Popover to the Baker’s Dozen

In an ongoing attempt to treat ourselves to a little something sweet (or savory) at work, the Baker’s Dozen (BDx13) was formed. The BDx13 is a bake club and once a week someone is responsible for treating the rest of us. It started simple enough with the thought we’d enjoy a cookie or a square, but each week, it seems that the bar is getting raised higher and higher.

Since the first week, we’ve been introduced to a number of amazing treats such as Lemon Squares, Pecan Sour Cream Coffee Cake, Mocha Cake & Ganache Icing, Blueberry Zucchini Muffins and my claim to fame, the Lemon Ricotta Cookies. In a future entry, I will post a whole bunch of Baker’s Dozen recipes.

For my recent contribution to the Baker’s Dozen, I wanted to do something savory and something slightly outside of the box. Since it was around Thanksgiving and cranberries were everywhere, I decided to make a homemade cranberry sauce and serve it with a popover.


Popover with Cranberry Orange Sauce

I was leafing through the Joy Of Cooking and I came across something called a popover, but had no idea what it was. Since it was in the bread section, I had a rough visual image, but of course for a clarification I went to Wikipedia and learned it is a “light, hollow roll made from an egg batter similar to that used in making Yorkshire pudding. The name “popover” comes from the fact that the batter swells or “pops” over the top of the muffin tin while baking.”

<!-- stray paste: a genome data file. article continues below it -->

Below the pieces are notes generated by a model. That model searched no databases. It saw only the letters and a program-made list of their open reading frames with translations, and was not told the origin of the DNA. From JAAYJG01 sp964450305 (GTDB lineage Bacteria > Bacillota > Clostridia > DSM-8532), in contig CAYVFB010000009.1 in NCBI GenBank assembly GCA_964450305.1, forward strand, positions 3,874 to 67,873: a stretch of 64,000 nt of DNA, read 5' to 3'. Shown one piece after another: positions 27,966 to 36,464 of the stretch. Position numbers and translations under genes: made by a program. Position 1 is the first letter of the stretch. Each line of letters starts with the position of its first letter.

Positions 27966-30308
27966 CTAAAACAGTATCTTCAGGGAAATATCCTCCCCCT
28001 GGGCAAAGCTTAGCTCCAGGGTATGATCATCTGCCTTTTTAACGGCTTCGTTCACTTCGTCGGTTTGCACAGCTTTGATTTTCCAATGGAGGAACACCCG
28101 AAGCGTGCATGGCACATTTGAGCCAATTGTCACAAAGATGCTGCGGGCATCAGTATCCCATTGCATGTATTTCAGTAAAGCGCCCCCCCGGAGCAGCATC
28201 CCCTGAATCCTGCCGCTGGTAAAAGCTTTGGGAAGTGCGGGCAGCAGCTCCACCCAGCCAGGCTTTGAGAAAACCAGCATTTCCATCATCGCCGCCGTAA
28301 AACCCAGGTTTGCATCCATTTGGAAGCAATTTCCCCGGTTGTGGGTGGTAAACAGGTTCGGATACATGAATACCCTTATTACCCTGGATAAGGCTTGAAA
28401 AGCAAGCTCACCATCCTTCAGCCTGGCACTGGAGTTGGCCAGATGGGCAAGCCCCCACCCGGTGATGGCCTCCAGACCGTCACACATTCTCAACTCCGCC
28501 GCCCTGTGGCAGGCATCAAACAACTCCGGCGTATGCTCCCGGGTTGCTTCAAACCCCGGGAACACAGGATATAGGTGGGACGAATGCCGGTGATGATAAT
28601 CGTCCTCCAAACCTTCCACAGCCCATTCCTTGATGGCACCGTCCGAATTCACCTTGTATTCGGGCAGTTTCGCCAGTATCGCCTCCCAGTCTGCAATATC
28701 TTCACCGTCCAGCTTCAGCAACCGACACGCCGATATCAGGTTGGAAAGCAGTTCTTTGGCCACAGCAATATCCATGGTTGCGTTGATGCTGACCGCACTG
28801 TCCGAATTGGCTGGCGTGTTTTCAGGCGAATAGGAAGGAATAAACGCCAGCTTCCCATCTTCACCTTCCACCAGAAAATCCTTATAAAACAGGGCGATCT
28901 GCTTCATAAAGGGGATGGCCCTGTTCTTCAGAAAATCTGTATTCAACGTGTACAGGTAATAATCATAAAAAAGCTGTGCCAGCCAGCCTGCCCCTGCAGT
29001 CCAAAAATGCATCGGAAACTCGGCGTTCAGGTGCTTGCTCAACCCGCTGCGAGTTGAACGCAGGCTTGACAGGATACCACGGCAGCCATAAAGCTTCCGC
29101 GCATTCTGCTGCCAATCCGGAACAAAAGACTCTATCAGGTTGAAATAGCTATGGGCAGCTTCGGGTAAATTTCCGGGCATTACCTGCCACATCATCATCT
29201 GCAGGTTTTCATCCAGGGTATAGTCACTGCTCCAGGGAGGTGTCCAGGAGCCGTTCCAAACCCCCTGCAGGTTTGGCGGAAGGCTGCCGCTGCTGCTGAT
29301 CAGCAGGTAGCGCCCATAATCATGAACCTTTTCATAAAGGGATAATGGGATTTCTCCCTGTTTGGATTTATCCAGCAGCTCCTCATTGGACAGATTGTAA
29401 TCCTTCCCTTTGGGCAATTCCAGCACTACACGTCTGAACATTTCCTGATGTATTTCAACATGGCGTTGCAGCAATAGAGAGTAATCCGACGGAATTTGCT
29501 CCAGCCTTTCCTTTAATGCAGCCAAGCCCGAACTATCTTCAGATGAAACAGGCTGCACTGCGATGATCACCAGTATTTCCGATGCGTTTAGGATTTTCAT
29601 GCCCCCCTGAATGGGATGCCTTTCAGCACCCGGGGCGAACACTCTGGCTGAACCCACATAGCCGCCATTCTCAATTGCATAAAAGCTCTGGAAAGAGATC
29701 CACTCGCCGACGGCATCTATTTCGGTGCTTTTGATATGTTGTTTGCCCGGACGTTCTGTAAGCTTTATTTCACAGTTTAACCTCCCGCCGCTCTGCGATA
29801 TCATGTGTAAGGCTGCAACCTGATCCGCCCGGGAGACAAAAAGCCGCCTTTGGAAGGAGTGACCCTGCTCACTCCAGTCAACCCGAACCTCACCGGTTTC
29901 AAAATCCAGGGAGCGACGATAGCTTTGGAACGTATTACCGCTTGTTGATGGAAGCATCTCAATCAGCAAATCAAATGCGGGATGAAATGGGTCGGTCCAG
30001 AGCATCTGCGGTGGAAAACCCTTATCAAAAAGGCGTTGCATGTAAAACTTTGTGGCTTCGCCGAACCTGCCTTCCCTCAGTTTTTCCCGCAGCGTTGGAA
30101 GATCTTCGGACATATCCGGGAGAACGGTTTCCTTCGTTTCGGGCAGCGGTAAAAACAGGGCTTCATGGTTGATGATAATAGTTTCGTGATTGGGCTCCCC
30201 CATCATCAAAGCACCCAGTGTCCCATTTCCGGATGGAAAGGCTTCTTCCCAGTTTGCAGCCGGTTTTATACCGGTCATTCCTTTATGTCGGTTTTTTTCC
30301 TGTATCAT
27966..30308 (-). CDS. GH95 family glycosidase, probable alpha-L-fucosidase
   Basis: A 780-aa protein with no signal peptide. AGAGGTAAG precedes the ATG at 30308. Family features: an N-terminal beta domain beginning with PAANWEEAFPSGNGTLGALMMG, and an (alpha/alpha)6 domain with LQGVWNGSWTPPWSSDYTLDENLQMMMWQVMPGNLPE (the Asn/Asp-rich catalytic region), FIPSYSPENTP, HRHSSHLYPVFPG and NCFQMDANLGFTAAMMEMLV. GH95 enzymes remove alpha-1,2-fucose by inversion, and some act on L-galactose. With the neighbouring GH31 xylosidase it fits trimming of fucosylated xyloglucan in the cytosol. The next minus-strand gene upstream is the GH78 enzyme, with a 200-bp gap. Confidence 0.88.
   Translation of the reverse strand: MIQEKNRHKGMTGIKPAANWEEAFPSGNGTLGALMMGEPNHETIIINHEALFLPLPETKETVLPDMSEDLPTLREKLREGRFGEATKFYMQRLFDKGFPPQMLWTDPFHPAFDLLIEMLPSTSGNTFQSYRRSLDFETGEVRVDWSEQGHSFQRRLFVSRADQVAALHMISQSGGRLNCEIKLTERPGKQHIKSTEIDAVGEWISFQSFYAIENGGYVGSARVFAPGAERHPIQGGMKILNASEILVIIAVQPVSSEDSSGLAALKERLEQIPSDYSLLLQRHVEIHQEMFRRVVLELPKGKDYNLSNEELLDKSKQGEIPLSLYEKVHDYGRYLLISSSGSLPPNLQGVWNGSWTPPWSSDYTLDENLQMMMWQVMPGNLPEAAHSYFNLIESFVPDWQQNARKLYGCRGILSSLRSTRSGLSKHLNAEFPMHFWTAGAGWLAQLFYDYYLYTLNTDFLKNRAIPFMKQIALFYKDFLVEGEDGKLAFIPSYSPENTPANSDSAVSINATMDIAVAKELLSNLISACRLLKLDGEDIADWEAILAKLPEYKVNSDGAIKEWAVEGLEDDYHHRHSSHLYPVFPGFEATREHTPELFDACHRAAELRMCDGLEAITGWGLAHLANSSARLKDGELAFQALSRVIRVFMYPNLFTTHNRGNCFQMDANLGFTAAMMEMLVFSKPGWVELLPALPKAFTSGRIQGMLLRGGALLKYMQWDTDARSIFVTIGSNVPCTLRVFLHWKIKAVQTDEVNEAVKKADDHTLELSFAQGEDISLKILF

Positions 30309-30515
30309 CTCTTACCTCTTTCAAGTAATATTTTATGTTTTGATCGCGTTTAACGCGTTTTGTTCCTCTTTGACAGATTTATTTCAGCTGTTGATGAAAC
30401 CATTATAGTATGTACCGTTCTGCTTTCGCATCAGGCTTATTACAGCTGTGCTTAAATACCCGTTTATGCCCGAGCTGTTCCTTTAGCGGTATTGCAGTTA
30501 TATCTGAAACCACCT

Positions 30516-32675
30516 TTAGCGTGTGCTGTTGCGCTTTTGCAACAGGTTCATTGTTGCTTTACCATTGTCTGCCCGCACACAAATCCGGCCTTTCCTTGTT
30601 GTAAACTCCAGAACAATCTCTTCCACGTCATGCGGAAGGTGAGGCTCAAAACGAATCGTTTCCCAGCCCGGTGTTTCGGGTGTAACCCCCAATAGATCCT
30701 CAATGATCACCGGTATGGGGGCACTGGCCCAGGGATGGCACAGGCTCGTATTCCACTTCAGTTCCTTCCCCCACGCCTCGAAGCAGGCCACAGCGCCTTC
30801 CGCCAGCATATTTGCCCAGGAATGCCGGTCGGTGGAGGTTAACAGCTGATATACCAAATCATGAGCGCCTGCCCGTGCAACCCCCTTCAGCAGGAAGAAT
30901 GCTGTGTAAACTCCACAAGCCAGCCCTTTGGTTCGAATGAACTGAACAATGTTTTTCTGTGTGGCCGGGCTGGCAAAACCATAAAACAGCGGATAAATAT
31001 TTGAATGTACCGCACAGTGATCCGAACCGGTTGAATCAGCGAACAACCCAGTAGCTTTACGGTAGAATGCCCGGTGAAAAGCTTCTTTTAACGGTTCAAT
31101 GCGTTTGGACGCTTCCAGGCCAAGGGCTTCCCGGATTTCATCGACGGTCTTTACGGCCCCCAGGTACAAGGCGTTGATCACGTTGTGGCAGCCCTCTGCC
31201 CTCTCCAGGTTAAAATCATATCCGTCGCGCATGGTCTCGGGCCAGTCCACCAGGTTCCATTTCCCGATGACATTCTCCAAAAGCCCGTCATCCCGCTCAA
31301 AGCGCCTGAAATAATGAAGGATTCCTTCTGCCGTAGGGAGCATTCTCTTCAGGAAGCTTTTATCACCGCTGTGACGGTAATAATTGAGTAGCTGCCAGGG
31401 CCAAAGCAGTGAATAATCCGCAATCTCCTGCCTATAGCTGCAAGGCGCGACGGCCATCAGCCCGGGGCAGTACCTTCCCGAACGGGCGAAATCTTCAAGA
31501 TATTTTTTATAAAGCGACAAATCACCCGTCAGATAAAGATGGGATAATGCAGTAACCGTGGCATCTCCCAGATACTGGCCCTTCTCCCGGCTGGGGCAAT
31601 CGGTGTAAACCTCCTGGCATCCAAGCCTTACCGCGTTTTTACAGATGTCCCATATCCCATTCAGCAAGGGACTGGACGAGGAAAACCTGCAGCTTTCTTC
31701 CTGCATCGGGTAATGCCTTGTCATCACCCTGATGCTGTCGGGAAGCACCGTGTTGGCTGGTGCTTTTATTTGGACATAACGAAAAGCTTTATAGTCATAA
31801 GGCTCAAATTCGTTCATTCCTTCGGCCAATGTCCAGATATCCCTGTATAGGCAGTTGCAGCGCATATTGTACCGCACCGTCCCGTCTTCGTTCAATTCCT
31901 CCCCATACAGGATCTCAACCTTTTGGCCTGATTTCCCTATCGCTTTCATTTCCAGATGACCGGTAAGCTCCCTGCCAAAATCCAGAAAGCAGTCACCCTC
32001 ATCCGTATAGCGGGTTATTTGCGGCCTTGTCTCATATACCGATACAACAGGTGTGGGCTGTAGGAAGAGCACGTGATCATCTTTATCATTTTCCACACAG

Start with a buttered muffin tin and a preheated oven at 450 degrees.


1 cup of milk

1 tablespoon melted butter

1 cup of sifted all-purpose flour

1/4 teaspoon of salt

2 beaten eggs (but add them one at a time)

Beat just until smooth the milk, melted butter, flour and salt. Add 1 beaten egg at a time to the mixture, but do not overbeat.

  • The batter should be no heavier than whipping cream.
  • Fill the buttered baking cups 3/4 full.
  • Don’t overload, too much batter in the pans willl give a muffin-like texture.
  • Bake at once. After 15 minutes, lower the heat without peeping to 350 degrees and bake about 20 mintues longer.
  • To test for doneness, remove a popover to be sure the side walls are firm. If not cooked long enough, the popovers will collapse. You may want to insert a sharp paring knife gently into the other popovers to allow the steam to escape after baking.


As for the cranberry sauce, I’ve made it a few times and know I do it by feel. The nice thing is that it’s really tough to mess up! Typically the recipes call for a lot of sugar, but I prefer it on the tart side.

1 bag of cranberries (usually 3 pounds, but whatever you find)

1 cup of orange juice

Zest of 1 orange

3 tablespoons of honey

2 tablespoons of sugar

  • Wash the cranberries and place them in a pot with the orange juice, sugar, honey and zest.
  • Bring it all to a boil until the cranberries begin to burst (which by the way is pretty cool to see).
  • Bring it down to a simmer for a few minutes and stir occasionally.
  • Let it get to room temperature before placing it in the fridge
  • Once it has a chance to chill in the fridge, you’ll get the nice consistency you’re looking for.

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Filed under Baker's Dozen, Cranberry Sauce, Orange Zest, popover

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